The sculptures mentioned above fit in well with the nature / human theme, which I regard as one of the artist’s central preoccupations. But this is a broad category. For example, the main focus of interest in these works is, to my mind, nature’s grandeur, in contrast to the thematically more self-explanatory video of an ice block sitting on a Euro-pallet to the accompaniment of a ticking sound. And how does this theme fit in with the more lyrical nature video Puddle, which shows trees swaying in the wind, reflected in a pool of water? In this exhibition, one could write a book about the videos alone. There are entertaining animations in a naive idiom, like the surreal Aeroflot – Russian Airlines. This shows a lengthy flight scene with a soundtrack of Mongolian throat singing. In Ranunculus acris, the Latin name for buttercup, we see a naked plasticine figure of a woman having a flower shoved at her face while a gruff male voice asks “Do you like butter?” It is both strange and funny, yet at the same time vaguely disturbing.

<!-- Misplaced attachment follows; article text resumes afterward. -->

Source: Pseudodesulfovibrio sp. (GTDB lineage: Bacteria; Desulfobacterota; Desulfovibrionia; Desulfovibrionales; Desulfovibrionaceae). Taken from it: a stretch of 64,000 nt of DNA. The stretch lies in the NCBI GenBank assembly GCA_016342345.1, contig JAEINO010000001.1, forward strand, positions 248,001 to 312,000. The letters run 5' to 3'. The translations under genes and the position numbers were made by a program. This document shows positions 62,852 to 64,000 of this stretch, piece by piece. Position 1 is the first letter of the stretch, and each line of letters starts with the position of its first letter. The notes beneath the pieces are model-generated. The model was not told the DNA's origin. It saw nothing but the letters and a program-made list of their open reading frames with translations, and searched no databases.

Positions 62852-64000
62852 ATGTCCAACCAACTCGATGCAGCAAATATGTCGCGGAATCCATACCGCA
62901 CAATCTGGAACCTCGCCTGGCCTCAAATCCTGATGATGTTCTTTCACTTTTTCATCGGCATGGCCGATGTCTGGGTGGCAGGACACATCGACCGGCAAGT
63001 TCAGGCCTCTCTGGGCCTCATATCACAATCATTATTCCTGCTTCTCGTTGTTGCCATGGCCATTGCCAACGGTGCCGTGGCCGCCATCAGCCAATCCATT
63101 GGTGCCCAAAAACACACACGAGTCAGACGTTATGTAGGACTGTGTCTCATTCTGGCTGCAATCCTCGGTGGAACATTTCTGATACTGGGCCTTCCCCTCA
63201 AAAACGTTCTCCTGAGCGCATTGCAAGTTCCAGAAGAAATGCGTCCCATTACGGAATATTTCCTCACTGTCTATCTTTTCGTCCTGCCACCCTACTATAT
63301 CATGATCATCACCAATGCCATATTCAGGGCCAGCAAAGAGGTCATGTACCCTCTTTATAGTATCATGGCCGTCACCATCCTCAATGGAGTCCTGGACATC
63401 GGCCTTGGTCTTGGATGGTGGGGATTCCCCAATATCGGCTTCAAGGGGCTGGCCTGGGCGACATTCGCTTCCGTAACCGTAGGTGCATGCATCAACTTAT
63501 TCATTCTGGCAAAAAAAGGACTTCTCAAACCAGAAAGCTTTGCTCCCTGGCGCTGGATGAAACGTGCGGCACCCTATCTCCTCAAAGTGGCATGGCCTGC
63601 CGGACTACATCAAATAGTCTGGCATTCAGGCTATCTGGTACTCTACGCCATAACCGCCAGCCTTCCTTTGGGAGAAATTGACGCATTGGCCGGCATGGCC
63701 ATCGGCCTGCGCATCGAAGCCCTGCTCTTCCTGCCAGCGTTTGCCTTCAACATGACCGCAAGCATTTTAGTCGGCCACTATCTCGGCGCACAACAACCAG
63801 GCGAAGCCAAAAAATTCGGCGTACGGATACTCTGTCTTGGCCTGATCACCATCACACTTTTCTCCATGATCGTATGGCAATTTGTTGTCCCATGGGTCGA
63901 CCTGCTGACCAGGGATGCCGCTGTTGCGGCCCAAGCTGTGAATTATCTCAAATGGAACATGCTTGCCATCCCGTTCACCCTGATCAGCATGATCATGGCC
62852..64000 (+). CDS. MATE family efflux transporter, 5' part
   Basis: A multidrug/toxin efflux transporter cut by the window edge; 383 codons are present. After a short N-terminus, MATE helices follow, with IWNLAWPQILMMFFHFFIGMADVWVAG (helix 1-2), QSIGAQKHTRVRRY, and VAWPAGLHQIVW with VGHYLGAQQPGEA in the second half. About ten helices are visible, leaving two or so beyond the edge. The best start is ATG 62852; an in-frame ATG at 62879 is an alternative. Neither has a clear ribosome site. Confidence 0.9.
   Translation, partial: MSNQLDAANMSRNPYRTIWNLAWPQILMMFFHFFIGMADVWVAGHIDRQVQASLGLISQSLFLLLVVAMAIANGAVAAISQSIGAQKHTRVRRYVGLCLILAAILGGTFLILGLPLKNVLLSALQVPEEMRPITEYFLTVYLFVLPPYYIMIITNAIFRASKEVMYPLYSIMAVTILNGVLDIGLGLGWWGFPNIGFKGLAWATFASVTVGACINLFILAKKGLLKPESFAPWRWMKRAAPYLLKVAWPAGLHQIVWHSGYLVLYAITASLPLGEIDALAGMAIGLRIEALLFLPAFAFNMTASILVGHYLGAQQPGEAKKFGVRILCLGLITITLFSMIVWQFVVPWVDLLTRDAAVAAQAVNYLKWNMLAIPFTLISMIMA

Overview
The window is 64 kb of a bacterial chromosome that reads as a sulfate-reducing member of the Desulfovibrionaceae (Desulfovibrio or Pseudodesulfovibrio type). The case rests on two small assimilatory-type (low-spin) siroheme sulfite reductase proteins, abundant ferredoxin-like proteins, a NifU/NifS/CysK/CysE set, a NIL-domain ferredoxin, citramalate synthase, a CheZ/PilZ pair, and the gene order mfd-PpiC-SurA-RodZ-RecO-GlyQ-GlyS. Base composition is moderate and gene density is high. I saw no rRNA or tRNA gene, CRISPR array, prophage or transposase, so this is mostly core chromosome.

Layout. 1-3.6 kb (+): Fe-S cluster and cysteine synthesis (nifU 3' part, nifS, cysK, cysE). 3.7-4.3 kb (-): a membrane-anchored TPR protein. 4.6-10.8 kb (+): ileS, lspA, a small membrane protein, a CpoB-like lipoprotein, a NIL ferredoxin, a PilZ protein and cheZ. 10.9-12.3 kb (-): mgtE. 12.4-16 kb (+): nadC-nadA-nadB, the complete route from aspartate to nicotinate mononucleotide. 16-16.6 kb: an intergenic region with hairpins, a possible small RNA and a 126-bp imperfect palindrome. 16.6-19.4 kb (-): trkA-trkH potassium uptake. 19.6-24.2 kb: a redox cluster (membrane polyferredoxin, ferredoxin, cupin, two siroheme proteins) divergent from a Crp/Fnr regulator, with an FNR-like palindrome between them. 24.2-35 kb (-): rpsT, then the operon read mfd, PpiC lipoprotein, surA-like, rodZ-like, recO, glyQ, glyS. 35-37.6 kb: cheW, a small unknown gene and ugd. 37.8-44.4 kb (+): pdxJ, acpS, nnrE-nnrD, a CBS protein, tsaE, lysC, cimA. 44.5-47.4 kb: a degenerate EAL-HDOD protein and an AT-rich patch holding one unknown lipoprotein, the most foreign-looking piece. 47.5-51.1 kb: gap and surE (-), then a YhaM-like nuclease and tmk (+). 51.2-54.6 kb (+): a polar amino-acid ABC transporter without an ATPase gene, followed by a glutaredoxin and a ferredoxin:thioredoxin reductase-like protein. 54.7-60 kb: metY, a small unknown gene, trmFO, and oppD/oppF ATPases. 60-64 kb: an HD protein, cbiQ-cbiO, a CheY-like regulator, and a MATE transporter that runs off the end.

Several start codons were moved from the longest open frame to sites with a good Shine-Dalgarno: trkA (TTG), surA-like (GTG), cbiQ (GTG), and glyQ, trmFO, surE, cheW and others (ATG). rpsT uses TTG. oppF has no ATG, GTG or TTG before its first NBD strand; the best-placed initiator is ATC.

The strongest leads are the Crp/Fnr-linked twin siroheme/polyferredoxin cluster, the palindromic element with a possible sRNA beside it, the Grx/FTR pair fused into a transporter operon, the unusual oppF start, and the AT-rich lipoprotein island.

The video work Rogaland Arboret (Rogaland Arboretum) has an air of mystery. Initially it seems as if all we see are tree trunks, but for the patient viewer a group of people eventually emerge from behind them. Each person takes a few slow steps before hiding again behind another tree trunk. Trees and people merge into one, and the whole time I’m expecting something to happen. If this video had been put out on the internet, it would need to be accompanied by the instruction “Wait for it!”, otherwise no one would have had the patience to watch.
There are also sculptures that speak an utterly different language from that of the sober plaster objects. The mobile pieces Uten tittel (Untitled) (1989) feature models of old style fighter planes mounted on the end of rotating arms. In the year that saw the fall of the Berlin Wall and the opening of Eastern Europe, the world must have seemed chaotic. As it does again today. War is always topical, because that’s how the wheel of history turns. But although the work carries serious overtones, the model aircraft and the movement make it seem playful and humorous. Despite this pleasing ambivalence, to me personally, the understatement of the plaster sculptures speaks louder.